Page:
Heading into this year’s legislative sessions, a lot of governors and lawmakers were vowing to force down the costs of their states’ pension systems, including those covering teachers. Now some of those proposals are taking shape, most of which seek to require workers to contribute more out of their paychecks to cover their retirements, or reduce the amount the government has to chip in.
A few of the pension hot-spots:
- Ohio: More than 180,000 Ohio teachers would have to “work longer, pay more toward their retirement and then eventually receive smaller pension checks,” if proposed changes to the state teachers’ retirement system are approved, the Dayton Daily News reports. It would mark the first cut in the plan’s 91-year history.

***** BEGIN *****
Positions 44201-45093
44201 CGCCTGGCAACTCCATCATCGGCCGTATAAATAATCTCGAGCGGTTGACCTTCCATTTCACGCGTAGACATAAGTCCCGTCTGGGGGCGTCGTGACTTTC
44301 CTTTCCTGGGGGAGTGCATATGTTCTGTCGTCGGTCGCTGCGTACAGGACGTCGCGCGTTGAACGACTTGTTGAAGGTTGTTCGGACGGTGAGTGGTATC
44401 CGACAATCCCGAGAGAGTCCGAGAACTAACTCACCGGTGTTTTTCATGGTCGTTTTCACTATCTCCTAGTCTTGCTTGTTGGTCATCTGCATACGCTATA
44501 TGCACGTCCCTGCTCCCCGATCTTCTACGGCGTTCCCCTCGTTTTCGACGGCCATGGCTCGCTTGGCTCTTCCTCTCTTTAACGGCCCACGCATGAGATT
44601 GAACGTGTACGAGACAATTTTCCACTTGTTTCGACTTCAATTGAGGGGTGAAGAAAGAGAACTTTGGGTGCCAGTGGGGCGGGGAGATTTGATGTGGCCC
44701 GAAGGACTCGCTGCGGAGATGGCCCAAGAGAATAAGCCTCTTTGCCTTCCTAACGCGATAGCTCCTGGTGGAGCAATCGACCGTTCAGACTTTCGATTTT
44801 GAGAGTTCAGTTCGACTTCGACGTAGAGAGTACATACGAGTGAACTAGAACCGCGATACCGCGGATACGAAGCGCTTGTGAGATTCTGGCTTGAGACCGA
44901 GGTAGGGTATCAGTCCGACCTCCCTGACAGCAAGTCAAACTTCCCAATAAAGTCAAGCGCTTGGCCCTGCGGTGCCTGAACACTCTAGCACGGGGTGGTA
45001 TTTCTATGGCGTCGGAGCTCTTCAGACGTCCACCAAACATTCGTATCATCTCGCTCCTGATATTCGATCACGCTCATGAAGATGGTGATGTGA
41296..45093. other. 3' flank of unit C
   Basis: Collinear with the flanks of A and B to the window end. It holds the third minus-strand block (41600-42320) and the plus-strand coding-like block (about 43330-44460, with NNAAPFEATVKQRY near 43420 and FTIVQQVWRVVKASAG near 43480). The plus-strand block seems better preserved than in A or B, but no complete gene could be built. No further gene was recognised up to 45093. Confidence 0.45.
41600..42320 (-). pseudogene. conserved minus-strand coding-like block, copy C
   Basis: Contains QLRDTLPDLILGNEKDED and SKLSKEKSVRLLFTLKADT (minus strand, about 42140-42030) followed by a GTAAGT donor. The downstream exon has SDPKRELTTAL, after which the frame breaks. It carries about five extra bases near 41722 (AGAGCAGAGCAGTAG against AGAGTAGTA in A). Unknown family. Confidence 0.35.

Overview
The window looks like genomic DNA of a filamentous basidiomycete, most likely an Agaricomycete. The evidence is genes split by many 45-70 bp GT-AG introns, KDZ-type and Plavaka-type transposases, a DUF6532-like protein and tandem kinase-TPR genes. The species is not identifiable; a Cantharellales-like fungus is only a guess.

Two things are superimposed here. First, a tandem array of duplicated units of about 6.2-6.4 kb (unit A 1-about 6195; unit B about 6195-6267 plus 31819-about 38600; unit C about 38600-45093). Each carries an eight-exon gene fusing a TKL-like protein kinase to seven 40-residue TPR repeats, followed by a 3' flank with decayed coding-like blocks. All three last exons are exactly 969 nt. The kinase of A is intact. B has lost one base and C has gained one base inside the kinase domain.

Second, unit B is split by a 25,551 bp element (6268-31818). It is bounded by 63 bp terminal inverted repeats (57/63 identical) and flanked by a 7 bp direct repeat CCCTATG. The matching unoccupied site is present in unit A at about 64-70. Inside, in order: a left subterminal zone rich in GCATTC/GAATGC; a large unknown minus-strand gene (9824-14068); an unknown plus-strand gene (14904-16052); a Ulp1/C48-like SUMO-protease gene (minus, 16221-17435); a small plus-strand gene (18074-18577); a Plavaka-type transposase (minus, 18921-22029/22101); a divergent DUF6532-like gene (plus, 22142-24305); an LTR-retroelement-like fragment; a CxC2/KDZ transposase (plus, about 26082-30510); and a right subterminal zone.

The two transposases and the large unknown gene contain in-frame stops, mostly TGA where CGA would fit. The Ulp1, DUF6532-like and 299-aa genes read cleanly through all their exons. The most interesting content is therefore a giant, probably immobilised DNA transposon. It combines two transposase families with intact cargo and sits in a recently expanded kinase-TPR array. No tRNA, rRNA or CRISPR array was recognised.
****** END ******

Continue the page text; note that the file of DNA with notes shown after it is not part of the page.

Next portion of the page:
- Florida: Word appears to be leaking out slowly about Gov. Rick Scott’s plans to cut pensions for teachers and other state employees. Scott has proposed to cut government spending and cut taxes, but he’ll need to save money in other areas to accomplish that, the Miami Herald tells us. Legislative leaders seem interested in moving from the current “defined benefit” system to a “defined contribution,” or 401(k)-style plan. See my Quality Counts story for an explainer of these plans, and of states’ pension costs.
- New Jersey: Senate President Stephen Sweeney, a Democrat, has unveiled a plan that calls for cuts to state workers’ pensions. He says his proposal is fairer to workers than the deeper cuts proposed by Republican Gov. Chris Christie.
For a primer on pension issues, check out the National Conference of States Legislatures’ site, which offers background resources and explains the steps taken by governors and lawmakers around the country during the 2010 sessions.
A version of this news article first appeared in the State EdWatch blog.